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Anshul is a Political Science and Law graduate from the University of Delhi. He is interested in political, legal and policy developments and frequently writes on related themes. You can contact him on anshulkumarpandey [at] gmail [dot] com.

Sunday, September 18, 2016

All You Need To Know About The Bhanwari Devi Case That Led To The Formation Of The Vishakha Guidelines

This was published in Indiatimes

Sexual assault is a serious offense which has destroyed the reputation of many a public figure. Whether it's ex-TERI Chief Rakesh Pachauri here in India or comedian Bill Cosby in the United States, the offenders are swiftly isolated from the society, no matter how high they sit, and are brought to stand trial in the court of justice. However, it wasn’t always this way. The case of Vishakha v. State of Rajasthan in 1992 was the landmark case where the Supreme Court dealt with the question of safety of women from any kind of sexual harassment at the workplace and laid down detailed guidelines for the same.




Bhanwari Devi was a Saathin working in the Women’s Development Project of the Rajasthan Government. The state government had recently launched a campaign against child marriages and Bhanwari Devi took an active part in spreading the influence of this campaign in her area. She tried to stop the marriage of a one-year-old girl and was furiously resisted by the villagers. In 1992, she was raped by five villagers in front of her husband for her temerity to stop an evil practice from spreading further. The district court acquitted all the five accused.



The matter came before the Supreme Court via a Public Interest Litigation (PIL) filed by a group of NGOs by the name of “Vishakha” in which the petitioners urged for judicial intervention to make workplaces safer for women due to the legislative inactivity in this regard. The Supreme Court observed that India was already a signatory to Convention on elimination of All Forms of Discrimination Against Women (CEDAW) and held that international conventions are to be read into the fundamental rights to enlarge their scope and advance their objective. It thus read the provisions of CEDAW (signed by India in 1980) in Articles 14, 15, 19 and 21 of the Constitution and laid down binding guidelines to be followed by every private and public sector employer to ensure the dignity and safety of women in the place of employment.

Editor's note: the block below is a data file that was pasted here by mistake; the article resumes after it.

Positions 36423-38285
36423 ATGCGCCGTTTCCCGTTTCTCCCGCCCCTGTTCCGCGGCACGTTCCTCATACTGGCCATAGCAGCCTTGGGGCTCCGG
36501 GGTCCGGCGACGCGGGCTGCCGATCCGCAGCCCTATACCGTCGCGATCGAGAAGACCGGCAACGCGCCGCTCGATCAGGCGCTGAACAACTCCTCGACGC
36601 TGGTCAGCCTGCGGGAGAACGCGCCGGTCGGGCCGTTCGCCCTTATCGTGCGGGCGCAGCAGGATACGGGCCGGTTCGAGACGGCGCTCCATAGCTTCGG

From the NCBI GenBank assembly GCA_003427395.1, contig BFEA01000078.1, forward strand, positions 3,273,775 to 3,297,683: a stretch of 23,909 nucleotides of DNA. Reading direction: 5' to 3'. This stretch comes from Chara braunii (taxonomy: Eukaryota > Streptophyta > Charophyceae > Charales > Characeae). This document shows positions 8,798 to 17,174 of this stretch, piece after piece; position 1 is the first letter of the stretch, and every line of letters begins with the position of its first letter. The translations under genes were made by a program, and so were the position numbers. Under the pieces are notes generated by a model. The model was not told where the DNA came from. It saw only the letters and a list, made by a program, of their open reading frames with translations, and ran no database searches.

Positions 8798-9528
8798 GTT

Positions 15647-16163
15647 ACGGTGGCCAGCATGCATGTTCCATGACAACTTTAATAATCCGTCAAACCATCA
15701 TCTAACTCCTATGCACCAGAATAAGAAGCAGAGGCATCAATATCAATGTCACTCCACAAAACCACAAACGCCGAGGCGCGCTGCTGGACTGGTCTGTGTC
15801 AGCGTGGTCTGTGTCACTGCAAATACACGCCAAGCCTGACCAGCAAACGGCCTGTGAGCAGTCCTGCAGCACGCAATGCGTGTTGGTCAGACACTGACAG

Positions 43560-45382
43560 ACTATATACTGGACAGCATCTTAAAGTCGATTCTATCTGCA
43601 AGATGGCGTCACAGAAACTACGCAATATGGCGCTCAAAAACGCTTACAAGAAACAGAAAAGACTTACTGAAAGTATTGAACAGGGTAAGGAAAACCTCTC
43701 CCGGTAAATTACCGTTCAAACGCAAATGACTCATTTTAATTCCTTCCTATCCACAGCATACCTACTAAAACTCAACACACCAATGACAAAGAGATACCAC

This was a landmark step by the apex court as it strayed into the territory of the executive by issuing guidelines which were binding, and hence, were law. The judiciary cannot make the laws, it can only interpret them, but in Vishakha vs State of Rajasthan, the Supreme Court resisted such orthodox theoretical interpretation of separation of powers and proved that it would not hesitate to occupy the space vacated by the legislature by its inaction, to meet the ends of justice. For this, the Supreme Court earned a fair share of criticism with some critics citing this judgment as an example of judicial overreach.

However, the passage of time has proved that the Supreme Court was correct in intervening in this regard. Today, due to the power and reach of social media and other information networks, sexual harassment has emerged as a very serious issue in our public discourse. However, back in 1992, it had not acquired the sense of seriousness that it commands today. Fundamental Rights were supposed to be enforceable ‘vertically’ i.e. an individual could only enforce them against the state. But through this judgment, the apex court ruled that in some worthy instances, fundamental rights were also enforceable ‘horizontally’ i.e. by one individual against another.



While there have been numerous cases where women have secured justice and a safer work environment for themselves by pursuing litigation against employers indulging in sexual harassment, there have also been some cases where this shield accorded to women has been misused to file frivolous cases and to bargain for higher pay and promotions. Therefore these guidelines have come to be known as a “double edged sword” which can secure justice for worthy litigants and can also cause havoc for those abusing it to secure petty personal gains.

Meanwhile, the legislature has sought to shake off its decades-old attitude of treating such issues regarding the safety and dignity of women lightly. This is less because of a genuine awareness regarding such issues and more because of the fear of ceding their power to the judiciary. The 2012 Nirbhaya Gang Rape case has galvanised public support for enacting tough measures against the culprits indulging in this sort of sexually predatory behavior.



It is to be noted that even though more than 20 years after the judgment in the Vishakha case was passed, the parliament has still not passed a comprehensive legislation directed at combating sexual harassment against women at the workplace. It can only be hoped that our parliamentarians heed the developments in this regard and take urgent steps to ensure a welcoming environment for women in both public and private spaces of employment.